18 January 2008

Pennsylvania decides Consumer Education is OK afterall :)

As a follow-up to my previous freak-out that PA had passed legislation banning the use of the rBGH label on dairy products: for once, logic, consumer safety and education win out over Monsanto's ever growing profits. As Tom Philpott (of Grist) pointed out, these guys are a monopoly if the US has ever seen one...now, if only we could get our courts to uphold those darned anti-trust laws...

From an article out of yesterday's Philadelphia Inquirer:

Pennsylvania agriculture officials backed down today from a controversial ban on milk labels that identify the milk as coming from cows not treated with synthetic growth hormone.

The ban was to take effect Feb. 1, to the dismay of consumer activists and many smaller dairies who choose not to inject their cows with hormones. But the move was superseded by new standards issued today, after a review by the office of Gov. Rendell.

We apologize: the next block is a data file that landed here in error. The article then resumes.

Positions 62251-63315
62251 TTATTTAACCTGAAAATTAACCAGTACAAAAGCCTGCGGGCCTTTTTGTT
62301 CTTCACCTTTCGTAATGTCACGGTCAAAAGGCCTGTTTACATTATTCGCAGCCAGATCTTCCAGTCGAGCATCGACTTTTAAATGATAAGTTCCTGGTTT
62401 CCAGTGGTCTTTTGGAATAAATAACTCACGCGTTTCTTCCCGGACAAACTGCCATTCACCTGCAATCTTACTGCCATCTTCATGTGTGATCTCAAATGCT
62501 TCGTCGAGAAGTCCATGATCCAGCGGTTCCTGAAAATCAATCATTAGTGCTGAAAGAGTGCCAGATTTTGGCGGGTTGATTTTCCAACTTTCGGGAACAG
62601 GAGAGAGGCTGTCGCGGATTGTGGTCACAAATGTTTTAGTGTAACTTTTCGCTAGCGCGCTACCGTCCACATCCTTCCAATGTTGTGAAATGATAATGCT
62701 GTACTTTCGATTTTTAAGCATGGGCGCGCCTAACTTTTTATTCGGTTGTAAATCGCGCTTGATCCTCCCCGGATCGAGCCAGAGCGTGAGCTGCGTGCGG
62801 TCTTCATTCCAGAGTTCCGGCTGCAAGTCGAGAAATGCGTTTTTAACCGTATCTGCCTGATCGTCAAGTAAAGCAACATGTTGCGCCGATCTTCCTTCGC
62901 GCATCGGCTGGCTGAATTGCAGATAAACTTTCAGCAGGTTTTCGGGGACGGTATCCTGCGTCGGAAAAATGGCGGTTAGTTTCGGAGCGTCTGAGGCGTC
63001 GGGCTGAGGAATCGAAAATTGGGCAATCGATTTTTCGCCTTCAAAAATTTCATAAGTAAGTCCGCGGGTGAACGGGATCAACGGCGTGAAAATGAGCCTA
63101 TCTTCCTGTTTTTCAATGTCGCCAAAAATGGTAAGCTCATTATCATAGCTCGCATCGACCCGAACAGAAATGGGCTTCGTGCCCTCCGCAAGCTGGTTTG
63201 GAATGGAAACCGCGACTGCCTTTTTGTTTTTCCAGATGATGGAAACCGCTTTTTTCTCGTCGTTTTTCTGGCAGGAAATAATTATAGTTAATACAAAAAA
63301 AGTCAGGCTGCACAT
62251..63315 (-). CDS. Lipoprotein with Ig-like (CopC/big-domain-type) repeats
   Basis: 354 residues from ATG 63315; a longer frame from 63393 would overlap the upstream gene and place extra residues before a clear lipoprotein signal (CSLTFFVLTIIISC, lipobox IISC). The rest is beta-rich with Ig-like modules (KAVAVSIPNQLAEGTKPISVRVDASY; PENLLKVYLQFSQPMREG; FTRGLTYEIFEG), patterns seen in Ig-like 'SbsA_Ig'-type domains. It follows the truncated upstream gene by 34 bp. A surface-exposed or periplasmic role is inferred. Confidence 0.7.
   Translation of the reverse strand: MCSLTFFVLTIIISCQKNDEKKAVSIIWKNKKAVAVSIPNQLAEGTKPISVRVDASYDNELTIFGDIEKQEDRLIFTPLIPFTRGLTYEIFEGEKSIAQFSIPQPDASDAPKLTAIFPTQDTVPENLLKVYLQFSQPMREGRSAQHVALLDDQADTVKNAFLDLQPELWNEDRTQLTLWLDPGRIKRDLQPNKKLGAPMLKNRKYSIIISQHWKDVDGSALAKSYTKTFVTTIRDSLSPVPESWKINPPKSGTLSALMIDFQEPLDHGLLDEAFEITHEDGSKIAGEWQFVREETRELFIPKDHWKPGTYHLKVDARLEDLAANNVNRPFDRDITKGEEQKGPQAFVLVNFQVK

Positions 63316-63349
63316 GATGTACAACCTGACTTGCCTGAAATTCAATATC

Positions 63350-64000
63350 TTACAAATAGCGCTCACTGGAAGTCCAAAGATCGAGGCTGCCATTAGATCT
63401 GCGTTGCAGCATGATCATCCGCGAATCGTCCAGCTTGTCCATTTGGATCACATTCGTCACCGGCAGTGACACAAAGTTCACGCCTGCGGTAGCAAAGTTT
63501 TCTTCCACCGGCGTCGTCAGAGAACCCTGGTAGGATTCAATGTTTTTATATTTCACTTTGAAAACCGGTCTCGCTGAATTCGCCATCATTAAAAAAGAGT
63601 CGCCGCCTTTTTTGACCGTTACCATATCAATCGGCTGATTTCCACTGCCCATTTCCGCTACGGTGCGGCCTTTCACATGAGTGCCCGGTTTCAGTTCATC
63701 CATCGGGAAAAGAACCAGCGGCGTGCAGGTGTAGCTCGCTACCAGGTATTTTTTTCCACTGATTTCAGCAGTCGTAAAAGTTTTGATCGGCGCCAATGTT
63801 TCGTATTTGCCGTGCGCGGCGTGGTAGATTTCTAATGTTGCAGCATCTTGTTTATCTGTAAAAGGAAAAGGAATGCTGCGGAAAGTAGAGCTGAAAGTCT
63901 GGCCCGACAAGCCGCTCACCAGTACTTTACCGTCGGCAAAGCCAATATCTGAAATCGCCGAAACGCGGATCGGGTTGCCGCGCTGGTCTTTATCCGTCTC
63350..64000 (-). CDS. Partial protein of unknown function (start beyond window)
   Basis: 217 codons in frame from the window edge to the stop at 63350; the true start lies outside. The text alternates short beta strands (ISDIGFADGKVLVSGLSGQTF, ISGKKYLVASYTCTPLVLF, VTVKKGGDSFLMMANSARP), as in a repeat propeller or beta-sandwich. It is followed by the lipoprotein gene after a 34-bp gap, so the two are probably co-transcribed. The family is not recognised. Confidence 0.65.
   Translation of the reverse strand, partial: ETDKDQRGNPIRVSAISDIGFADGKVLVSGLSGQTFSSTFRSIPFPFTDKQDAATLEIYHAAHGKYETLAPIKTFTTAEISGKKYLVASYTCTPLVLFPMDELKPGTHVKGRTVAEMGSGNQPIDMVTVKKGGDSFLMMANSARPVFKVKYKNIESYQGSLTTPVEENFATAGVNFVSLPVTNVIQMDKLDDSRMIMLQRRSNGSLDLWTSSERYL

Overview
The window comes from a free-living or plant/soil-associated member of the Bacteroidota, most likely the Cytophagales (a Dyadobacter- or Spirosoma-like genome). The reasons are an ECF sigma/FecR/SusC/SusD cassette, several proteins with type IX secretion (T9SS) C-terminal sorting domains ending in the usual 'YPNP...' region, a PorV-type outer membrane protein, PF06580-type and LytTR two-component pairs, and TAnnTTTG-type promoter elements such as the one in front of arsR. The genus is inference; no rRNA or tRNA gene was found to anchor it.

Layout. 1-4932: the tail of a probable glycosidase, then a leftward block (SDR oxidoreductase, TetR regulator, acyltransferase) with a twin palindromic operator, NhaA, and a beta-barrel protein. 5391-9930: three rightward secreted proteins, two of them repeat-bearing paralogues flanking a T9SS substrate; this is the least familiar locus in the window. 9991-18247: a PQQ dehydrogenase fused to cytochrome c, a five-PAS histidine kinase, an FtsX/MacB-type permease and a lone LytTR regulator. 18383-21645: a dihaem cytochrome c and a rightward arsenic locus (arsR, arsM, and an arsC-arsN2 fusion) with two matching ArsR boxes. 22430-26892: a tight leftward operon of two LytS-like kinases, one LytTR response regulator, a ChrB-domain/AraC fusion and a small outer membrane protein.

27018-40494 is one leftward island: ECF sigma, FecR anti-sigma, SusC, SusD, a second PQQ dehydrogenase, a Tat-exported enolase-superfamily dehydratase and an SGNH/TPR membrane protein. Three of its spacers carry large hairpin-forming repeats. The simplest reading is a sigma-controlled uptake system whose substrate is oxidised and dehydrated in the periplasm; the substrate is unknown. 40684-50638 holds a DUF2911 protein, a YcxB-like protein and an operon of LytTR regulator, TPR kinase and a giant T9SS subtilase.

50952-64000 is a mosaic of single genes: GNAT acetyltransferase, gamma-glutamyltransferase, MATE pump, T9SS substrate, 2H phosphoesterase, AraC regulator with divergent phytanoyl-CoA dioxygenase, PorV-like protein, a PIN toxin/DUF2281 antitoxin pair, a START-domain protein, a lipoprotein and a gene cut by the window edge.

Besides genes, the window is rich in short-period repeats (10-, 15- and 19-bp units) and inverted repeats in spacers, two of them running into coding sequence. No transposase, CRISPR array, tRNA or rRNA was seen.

Rendell ordered the agency to review the policy after consumer outcry, his spokesman said

"The governor's position was relatively simple: he wanted the labels to be accurate and informative," said Rendell's press secretary Chuck Ardo.

Though labels are once again permitted to mention that hormones were not used, the standards require a disclaimer stating there is no difference in milk from cows injected with hormones and milk from cows that are not injected. Such disclaimers already are printed on many milk cartons.

"It's basically a complete back-down," said Michael Hansen, a senior scientist at the nonprofit group Consumers Union, which had opposed the ban.

The agriculture department had issued the ban in October, arguing that a misleading impression might be conveyed by identifying milk as coming from cows not treated with synthetic hormones. Pennsylvania would have been the first state to implement such a ban.

The synthetic hormones are said to boost milk production by about 10 percent, and were approved by the U.S. Food and Drug Administration in 1994, though they are not allowed to be injected in Canada or Europe.

The product, which is marketed as Posilac, is used on about one-third of U.S. dairy herds, according to the manufacturer, St. Louis-based Monsanto.

The link to this story, by Tom Avril and Amy Worden, is here.



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